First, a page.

Dear 43 Things Users,

10 years after introducing 43 Things to the world, we have decided we have met our last goal: completing the incredible experience that has been 43 Things. Please join us in giving one last cheer to all the folks who have shared their goals with the world, as well as all the people who have worked at The Robot Co-op to build this incredible website. We won a Webby Award, published a book, and brought happiness to a lot of people.

Starting today, 43 Things users can export their goals and entries from the site. Starting August 15, we will make the site “read only”. 43 Things users will still be able to view the site and export their content, but we won’t be taking any new content from users. We hope to leave the site up for folks to see and download their content until the end of the year. Ending on New Year’s Eve takes us full circle.

It has been a long ride (one of our original goals was to "build a company that lasts at least 2 years” - we beat that one!) While we wish the site could live on, it has suffered from a number of challenges - changes in how people use the site, the advertising industry, and how search engines view the site. We wish the outcome was different – but we’ve always been realistic about when our goals are met and when they aren't.

As of today, you will be able to download your goals and entries. See more about that on the FAQ page. Thanks for 10 great years of goal-setting and achieving.

- The Robots.

Export My Content

Lily Isaacs is doing 24 things including…

appreciate poetry


Lily Isaacs has written 5 entries about this goal

John Keats Bright Star

Bright star, would I were steadfast as thou art -
Not in lone splendour hung aloft the night
And watching, with eternal lids apart,
Like Nature’s patient, sleepless Eremite,
The moving waters at their priestlike task
Of pure ablution round earth’s human shores,
Or gazing on the new soft-fallen mask
Of snow upon the mountains and the moors -
No – yet still stedfast, still unchangeable,
Pillow’d upon my fair love’s ripening breast,
To feel for ever its soft fall and swell,
Awake for ever in a sweet unrest,
Still, still to hear her tender-taken breath,
And so live ever – or else swoon to death

coming soon

At the moment I’m in the process of researching for an Ode to the raven. I don’t know when I’ll finish the poem, but I’m really excited about writing it. The raven is my Totem in Native American Zodiac. It’s common to wear a symbol of one’s totem to guide and protect the wearer. I’m getting a large tattoo of raven wings on my back as a token symbol, this poem will mean a lot to me when I’m done because it’s also like a symbol to connect me to my totem.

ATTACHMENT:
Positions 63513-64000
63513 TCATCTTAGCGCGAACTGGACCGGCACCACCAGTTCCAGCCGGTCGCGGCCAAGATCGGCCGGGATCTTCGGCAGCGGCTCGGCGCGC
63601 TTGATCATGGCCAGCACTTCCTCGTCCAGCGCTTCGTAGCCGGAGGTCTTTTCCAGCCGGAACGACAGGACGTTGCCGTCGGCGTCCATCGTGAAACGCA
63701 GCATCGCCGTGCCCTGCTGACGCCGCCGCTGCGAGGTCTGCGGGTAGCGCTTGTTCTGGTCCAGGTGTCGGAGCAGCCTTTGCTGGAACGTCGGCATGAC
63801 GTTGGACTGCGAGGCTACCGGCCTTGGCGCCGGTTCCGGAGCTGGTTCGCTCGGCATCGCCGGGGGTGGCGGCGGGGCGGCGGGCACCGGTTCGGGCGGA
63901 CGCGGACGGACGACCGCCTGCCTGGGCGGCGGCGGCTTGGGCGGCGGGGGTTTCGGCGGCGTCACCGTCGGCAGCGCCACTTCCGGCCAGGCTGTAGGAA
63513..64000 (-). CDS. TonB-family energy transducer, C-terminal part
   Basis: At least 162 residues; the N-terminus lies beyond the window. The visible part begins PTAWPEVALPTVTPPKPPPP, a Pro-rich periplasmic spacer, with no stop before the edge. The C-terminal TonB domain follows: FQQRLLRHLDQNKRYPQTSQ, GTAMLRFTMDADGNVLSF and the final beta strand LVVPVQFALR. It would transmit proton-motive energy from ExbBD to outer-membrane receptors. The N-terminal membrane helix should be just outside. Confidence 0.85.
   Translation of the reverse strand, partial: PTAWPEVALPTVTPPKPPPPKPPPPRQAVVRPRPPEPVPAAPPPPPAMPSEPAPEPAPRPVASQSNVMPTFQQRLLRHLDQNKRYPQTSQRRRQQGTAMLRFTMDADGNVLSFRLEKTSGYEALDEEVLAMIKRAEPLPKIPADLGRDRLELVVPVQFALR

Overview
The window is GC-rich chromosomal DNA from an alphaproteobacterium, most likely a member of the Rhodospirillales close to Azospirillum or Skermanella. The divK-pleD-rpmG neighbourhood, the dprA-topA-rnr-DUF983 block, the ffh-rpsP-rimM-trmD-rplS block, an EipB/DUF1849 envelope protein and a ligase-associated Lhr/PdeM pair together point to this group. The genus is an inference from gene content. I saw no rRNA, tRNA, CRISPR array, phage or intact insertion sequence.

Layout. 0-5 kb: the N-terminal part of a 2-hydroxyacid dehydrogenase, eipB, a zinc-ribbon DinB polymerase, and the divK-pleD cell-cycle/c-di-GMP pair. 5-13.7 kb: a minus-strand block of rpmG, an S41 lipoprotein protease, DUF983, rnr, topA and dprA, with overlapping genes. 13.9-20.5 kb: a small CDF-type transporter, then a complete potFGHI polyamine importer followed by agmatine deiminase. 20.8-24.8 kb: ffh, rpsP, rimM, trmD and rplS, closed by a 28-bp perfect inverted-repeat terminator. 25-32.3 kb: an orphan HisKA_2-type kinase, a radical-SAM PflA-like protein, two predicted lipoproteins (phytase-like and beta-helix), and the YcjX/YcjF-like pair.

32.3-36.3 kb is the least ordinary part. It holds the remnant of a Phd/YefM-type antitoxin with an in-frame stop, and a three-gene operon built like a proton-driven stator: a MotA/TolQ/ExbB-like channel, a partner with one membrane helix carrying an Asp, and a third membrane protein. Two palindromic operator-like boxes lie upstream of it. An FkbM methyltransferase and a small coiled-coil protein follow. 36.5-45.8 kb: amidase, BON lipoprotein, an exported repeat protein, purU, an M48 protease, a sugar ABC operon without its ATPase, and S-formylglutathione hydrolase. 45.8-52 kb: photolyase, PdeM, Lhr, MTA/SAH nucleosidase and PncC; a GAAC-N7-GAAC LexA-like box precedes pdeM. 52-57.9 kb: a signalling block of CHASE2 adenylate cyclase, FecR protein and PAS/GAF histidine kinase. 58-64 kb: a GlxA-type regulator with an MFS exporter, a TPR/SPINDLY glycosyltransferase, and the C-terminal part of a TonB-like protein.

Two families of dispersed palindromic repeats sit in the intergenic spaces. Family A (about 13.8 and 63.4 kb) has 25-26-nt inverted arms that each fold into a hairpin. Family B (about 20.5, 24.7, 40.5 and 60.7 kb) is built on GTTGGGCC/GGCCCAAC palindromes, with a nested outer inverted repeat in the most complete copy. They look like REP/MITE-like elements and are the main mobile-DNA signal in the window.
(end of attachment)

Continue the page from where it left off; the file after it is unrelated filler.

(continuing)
The Road Not Taken

TWO roads diverged in a yellow wood,
And sorry I could not travel both
And be one traveler, long I stood
And looked down one as far as I could
To where it bent in the undergrowth; 5

Then took the other, as just as fair,
And having perhaps the better claim,
Because it was grassy and wanted wear;
Though as for that the passing there
Had worn them really about the same, 10

And both that morning equally lay
In leaves no step had trodden black.
Oh, I kept the first for another day!
Yet knowing how way leads on to way,
I doubted if I should ever come back. 15

I shall be telling this with a sigh
Somewhere ages and ages hence:
Two roads diverged in a wood, and I—
I took the one less traveled by,
And that has made all the difference. 20

This poem is very well known, and maybe a little overused but it is one of my favorites, so here it is for your enjoyment and inspiration. Mr. Frost reveals his true genius through this poem.

something useful

The English Ode
Also called the Homostrophic or Horatian Ode, is slightly more structured.Traditionally, the poet chooses the number of lines, the rhyme pattern and meter, but many stick to the following conventions:
-Ten lines per stanza
-Rhyme pattern ABABCDECDE
-Each new stanza in the ode brings new rhymes that follow the same pattern, for example the A-rhymes in stanza one might be “ball and call” while the A-rhyme in stanza two could be ring and thing.
-Iambic pentameter rhythm. This means that there will be ten beats per line following a stress pattern like daDUM daDUM daDUM daDUM daDUM.
-More personalized subject matter, like emotions, thoughts and feelings
The first stanza of John Keats’ “Ode to a Nightingale” puts these conventions into practice and shatters them to bits in an exercise of poetic license.8 I have denoted the rhythm pattern by marking the stressed syllables in bold and all caps so it’s easier to follow.

My HEART aches, AND a DROWsy NUMBness PAINS (A)
My SENSE, as THOUGH of HEMlock I had DRUNK, (B)
Or EMPtied SOME dull OpiATE to THE drains (A)
One MINute PAST, and LEthe-WARDS had SUNK: (B)
‘Tis NOT through ENvy OF thy HAPpy LOT, (C)
But BEing TOO hapPY in THINE hapPIness,— (D)
That THOU’, light-WINGed DRYad OF the TREES, (E)
In SOME melOdiOUS plot©
SingEST of SUMmer IN full-THROATed EASE. (E)

nice stuff

On leaving some Friends at an Early Hour

GIVE me a golden pen, and let me lean
On heap’d up flowers, in regions clear, and far;
Bring me a tablet whiter than a star,
Or hand of hymning angel, when ’tis seen
The silver strings of heavenly harp atween:
And let there glide by many a pearly car,
Pink robes, and wavy hair, and diamond jar,
And half discovered wings, and glances keen.
The while let music wander round my ears,
And as it reaches each delicious ending,
Let me write down a line of glorious tone,
And full of many wonders of the spheres:
For what a height my spirit is contending!
’Tis not content so soon to be alone.


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